Lisa Lueddecke is a beautiful writer, with a flare for spectacular setting. Her protagonist, Òsa, resides in Skane: a snowy island that is at one with the stars; an island that has a fortune foretold in the light of the sky. If the light shines green, the Goddess is happy; blue, and a storm is afoot; red, and danger is coming. For the first time in seventeen years, the sky bleeds red, and a threat both new and old works its way towards Skane. Òsa must make a perilous journey to save the island that she calls home. 

I found A Shiver of Snow and Sky difficult for the first third. I initially thought it was slow, but I now think it was the opposite. Too much information was hurled at me – I had no time to get to know the characters, before they were plunged into mortal danger. I feel there was a depth there that could have been explored, that wasn’t. I would like to have known more of other villagers, and their impact on Òsa, as I would like to have known more of Ivar (his home life, his motivations). It made the first third feel a bit random and stunted at times; like it’s growth couldn’t be achieved because I wasn’t invested in the story.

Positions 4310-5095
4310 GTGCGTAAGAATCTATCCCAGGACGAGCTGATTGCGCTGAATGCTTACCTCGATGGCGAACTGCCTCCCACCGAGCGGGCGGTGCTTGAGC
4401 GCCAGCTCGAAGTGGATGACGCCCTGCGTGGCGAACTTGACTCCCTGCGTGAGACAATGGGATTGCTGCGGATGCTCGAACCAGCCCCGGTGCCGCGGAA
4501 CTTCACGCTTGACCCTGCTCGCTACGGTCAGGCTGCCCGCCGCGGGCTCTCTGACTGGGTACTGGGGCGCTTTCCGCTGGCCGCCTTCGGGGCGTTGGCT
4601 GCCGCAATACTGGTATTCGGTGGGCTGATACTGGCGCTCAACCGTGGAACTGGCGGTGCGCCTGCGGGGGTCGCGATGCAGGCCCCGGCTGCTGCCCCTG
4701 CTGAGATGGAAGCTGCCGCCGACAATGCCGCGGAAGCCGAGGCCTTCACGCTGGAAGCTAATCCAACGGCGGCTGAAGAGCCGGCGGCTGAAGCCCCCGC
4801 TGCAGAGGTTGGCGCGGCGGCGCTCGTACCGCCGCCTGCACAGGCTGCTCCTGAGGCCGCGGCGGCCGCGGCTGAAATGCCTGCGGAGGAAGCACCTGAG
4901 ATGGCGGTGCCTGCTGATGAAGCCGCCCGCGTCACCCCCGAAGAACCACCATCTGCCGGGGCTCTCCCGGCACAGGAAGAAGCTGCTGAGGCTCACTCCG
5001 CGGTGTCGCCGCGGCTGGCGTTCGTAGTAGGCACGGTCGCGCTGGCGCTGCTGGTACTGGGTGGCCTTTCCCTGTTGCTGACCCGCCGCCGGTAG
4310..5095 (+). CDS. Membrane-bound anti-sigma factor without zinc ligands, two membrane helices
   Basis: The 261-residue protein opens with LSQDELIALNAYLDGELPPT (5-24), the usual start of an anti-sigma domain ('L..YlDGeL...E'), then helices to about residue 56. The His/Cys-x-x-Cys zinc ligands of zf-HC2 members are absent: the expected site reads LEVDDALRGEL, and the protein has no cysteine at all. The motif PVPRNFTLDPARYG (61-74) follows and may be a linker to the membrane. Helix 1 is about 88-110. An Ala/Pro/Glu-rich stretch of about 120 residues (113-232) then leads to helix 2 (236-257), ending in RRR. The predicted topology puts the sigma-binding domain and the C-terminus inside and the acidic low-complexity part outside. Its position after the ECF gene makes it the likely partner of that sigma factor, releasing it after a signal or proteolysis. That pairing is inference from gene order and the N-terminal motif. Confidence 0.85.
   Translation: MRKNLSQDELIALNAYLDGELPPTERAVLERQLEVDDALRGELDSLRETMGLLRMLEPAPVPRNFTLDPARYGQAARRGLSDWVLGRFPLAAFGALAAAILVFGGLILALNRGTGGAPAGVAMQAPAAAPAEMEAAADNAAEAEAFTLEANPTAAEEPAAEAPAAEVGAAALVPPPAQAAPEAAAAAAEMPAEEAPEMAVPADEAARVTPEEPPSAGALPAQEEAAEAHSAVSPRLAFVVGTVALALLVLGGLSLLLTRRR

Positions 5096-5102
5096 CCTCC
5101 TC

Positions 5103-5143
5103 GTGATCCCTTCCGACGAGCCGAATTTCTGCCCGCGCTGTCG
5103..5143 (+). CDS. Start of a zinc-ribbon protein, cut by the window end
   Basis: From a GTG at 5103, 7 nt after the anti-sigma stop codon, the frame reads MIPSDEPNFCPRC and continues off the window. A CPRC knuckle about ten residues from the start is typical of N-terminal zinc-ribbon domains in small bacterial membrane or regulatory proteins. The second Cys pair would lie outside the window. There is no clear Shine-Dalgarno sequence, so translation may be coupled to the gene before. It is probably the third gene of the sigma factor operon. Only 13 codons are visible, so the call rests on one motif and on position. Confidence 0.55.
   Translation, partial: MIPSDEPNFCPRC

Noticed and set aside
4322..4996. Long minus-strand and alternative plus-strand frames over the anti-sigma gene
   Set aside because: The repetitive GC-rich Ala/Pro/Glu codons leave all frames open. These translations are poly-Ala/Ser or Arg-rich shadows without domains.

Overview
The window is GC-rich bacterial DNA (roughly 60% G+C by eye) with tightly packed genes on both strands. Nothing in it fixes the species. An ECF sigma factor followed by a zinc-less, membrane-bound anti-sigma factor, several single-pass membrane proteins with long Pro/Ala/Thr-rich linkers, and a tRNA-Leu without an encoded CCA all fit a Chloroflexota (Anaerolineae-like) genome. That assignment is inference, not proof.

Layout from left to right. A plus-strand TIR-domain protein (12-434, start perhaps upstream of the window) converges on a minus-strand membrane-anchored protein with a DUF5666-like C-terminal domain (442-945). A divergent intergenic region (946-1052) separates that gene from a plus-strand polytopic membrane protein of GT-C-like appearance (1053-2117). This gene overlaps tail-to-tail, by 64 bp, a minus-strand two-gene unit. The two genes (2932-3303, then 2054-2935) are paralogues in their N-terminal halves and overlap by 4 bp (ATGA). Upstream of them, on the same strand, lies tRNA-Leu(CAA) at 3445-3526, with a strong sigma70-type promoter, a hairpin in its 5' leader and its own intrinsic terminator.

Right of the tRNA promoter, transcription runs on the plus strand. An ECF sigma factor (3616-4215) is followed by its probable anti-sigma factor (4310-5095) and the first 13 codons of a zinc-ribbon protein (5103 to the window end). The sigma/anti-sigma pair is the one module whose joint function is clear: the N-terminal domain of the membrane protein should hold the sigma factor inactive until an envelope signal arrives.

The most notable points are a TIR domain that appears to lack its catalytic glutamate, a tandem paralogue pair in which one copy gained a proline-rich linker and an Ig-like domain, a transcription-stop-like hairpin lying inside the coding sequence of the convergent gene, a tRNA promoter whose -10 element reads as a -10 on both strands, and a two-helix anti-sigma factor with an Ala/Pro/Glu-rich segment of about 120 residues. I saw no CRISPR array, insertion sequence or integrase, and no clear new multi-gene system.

But once Òsa is in the foothills, Lueddecke finds a voice, and it is beautiful. Her narrative is divided between oncoming danger in Skane and Osa’s journey. The two blend in a wonderful way, and suspense forms at the end of chapters (as the narrative shifts effortlessly) that leave you craving more. The world within this novel will give you goosebumps. Lueddecke paints dazzling skies, and illustrates enemies both human and monstrous. Òsa discovers beings seemingly made of snow, and spectacular animals (including an owl called Uxi that will steal your heart). There are many beautiful moments, and an ending so spectacular it will knock you off your feet. 

Within Òsa, there is resilience and light; a reminder that we must navigate the darkness in order to find the light. Though it is a cliché perhaps overused, Lueddecke spins it into a very beautiful tale. 

In my opinion, it is worth the initial struggle for the hope and wonder that you find.

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